“In 2012, my mom, who was a firearms instructor, sadly passed away. I moved back to Colorado from New York City, where I had been living for eight years, to help my dad with the family businesses. A week before my mom passed away, I shot my first firearm with her instruction. At that point, I knew very little about firearms and was determined to learn as much as I could, so I could help keep my parents’ businesses alive and thriving,” she said.

“Roughly 600 people signed up to testify against the ‘assault weapons’ ban bill, and testimony was cut at 12 hours with hundreds still waiting to testify,” Flanell said. “Colorado has over 2,500 federal firearms licensees, which means they have a license to sell firearms. In my opinion, every one of these people should have been standing at the Capitol fighting this as it will undoubtedly decimate their business if this law passes. Understandably, many feel exhausted by the constant assaults on their rights, but right now is not the time for any gun owners or stores to be complacent.”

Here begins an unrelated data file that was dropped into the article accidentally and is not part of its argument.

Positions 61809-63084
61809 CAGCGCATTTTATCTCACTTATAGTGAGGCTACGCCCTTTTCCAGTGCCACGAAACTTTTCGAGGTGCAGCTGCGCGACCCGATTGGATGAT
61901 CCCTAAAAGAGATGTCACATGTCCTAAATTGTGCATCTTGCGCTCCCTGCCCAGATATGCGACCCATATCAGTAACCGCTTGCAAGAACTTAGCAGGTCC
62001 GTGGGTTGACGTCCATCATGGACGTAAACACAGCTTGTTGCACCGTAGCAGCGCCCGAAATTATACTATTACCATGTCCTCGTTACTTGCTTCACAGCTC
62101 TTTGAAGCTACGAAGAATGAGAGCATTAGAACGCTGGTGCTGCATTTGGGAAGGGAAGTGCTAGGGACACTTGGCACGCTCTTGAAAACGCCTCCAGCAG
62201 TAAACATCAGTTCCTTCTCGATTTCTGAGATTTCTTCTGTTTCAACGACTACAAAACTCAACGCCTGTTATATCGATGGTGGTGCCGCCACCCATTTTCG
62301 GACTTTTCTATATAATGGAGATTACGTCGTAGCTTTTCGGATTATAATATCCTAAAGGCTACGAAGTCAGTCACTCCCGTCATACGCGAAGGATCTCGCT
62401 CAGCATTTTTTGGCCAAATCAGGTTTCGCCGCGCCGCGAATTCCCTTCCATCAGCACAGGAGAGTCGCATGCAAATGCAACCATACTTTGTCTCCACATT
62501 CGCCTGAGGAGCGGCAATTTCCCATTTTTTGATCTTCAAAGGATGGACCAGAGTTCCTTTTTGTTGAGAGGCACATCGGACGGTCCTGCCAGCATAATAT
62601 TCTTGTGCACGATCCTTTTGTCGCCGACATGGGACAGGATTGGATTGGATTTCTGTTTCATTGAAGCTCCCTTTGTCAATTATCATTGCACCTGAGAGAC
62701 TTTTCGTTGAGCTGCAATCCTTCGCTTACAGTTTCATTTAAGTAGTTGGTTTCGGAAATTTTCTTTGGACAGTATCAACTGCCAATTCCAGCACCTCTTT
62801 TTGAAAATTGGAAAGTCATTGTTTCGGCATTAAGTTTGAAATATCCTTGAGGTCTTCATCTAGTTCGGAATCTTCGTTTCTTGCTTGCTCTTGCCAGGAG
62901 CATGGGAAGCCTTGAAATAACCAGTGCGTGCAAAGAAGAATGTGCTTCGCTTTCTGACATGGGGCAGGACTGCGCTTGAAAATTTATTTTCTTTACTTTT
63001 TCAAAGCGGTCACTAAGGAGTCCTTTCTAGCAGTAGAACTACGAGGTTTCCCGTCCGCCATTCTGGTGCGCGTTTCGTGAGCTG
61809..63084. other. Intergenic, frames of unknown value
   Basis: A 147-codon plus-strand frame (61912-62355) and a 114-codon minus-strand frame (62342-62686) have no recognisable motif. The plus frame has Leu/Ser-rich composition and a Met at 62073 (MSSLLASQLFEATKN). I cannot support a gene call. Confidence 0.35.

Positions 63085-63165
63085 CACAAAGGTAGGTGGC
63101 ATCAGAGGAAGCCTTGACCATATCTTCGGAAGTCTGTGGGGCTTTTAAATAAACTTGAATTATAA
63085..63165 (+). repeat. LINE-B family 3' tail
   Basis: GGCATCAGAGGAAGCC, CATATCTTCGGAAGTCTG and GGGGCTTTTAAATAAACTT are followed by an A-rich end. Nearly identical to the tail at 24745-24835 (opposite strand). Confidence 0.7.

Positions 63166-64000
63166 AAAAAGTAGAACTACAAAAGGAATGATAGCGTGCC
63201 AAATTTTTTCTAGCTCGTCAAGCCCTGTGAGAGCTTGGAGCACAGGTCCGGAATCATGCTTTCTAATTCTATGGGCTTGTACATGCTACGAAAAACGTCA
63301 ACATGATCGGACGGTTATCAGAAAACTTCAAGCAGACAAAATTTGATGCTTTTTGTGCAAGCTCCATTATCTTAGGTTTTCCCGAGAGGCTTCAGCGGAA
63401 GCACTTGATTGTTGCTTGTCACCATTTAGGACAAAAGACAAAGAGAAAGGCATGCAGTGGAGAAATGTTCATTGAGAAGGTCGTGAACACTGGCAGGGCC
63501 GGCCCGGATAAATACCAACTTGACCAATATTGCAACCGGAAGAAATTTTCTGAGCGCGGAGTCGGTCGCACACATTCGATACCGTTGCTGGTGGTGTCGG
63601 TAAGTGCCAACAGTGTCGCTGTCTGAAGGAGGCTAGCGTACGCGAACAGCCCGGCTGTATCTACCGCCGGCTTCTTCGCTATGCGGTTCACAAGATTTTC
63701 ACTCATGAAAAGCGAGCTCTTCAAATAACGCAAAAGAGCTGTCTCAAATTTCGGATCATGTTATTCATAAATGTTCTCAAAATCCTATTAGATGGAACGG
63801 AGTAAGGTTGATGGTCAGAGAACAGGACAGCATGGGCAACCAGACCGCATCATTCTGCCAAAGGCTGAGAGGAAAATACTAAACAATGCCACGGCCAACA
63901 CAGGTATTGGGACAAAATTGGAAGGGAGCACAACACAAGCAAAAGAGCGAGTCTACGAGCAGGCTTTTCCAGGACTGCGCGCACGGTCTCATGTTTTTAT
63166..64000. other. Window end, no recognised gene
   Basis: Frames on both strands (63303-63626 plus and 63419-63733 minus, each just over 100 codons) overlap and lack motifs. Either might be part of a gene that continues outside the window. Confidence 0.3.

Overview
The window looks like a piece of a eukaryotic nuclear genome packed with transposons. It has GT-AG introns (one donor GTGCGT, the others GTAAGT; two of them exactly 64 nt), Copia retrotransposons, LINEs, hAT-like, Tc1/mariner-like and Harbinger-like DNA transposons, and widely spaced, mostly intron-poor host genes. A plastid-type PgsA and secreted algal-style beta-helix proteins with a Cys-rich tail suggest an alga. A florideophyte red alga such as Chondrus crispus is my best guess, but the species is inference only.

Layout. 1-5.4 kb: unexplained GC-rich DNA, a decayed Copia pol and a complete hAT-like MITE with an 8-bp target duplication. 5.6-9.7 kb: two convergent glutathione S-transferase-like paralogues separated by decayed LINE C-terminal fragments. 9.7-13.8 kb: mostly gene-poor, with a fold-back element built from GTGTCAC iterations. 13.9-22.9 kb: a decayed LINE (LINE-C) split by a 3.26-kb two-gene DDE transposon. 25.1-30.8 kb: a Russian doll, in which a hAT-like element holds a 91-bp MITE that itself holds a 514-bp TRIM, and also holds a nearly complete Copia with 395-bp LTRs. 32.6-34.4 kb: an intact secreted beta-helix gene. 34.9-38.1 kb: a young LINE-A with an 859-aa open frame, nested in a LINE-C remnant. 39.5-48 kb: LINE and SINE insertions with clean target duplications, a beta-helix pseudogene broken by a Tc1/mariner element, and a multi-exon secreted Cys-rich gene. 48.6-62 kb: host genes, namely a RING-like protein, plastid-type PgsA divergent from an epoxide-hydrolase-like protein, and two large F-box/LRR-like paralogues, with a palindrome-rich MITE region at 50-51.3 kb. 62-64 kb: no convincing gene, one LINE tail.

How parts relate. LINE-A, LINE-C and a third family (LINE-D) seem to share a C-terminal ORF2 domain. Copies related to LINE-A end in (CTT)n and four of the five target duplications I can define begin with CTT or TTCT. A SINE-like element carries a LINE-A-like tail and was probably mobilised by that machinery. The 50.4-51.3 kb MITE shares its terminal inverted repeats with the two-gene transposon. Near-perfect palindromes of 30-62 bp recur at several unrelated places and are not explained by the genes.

“Colorado law currently allows for individual school districts to determine their own armed security protocols, something that is often utilized by charter schools and rural districts across the state,” Flanell said. “I’ve personally certified school employees to carry on school grounds. One particular school is located over 20 miles from their sheriff’s office. If there’s an active shooter, children and staff don’t stand a chance if they relied on law enforcement response.”